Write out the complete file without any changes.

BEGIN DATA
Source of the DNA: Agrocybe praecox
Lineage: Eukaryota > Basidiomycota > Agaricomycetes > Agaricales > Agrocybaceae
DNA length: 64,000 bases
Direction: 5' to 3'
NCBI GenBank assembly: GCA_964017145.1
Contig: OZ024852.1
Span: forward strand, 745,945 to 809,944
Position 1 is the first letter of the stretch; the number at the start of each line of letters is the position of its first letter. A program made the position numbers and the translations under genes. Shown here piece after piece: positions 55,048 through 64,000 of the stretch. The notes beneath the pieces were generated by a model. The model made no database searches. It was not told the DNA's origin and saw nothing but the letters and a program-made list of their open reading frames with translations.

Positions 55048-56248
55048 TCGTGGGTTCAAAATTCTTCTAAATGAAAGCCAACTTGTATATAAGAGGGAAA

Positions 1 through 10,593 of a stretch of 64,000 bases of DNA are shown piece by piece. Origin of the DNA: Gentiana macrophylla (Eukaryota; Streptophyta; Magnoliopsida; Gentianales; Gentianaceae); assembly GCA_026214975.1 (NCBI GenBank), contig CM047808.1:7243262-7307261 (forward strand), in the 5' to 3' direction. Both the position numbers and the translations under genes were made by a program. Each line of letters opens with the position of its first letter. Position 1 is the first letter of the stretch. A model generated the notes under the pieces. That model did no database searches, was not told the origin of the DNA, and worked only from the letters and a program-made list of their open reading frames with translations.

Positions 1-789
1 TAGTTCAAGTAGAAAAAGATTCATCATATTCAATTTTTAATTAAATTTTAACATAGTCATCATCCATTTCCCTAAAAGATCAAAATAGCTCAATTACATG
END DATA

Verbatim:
Source of the DNA: Agrocybe praecox
Lineage: Eukaryota > Basidiomycota > Agaricomycetes > Agaricales > Agrocybaceae
DNA length: 64,000 bases
Direction: 5' to 3'
NCBI GenBank assembly: GCA_964017145.1
Contig: OZ024852.1
Span: forward strand, 745,945 to 809,944
Position 1 is the first letter of the stretch; the number at the start of each line of letters is the position of its first letter. A program made the position numbers and the translations under genes. Shown here piece after piece: positions 55,048 through 64,000 of the stretch. The notes beneath the pieces were generated by a model. The model made no database searches. It was not told the DNA's origin and saw nothing but the letters and a program-made list of their open reading frames with translations.

Positions 55048-56248
55048 TCGTGGGTTCAAAATTCTTCTAAATGAAAGCCAACTTGTATATAAGAGGGAAA

Positions 1 through 10,593 of a stretch of 64,000 bases of DNA are shown piece by piece. Origin of the DNA: Gentiana macrophylla (Eukaryota; Streptophyta; Magnoliopsida; Gentianales; Gentianaceae); assembly GCA_026214975.1 (NCBI GenBank), contig CM047808.1:7243262-7307261 (forward strand), in the 5' to 3' direction. Both the position numbers and the translations under genes were made by a program. Each line of letters opens with the position of its first letter. Position 1 is the first letter of the stretch. A model generated the notes under the pieces. That model did no database searches, was not told the origin of the DNA, and worked only from the letters and a program-made list of their open reading frames with translations.

Positions 1-789
1 TAGTTCAAGTAGAAAAAGATTCATCATATTCAATTTTTAATTAAATTTTAACATAGTCATCATCCATTTCCCTAAAAGATCAAAATAGCTCAATTACATG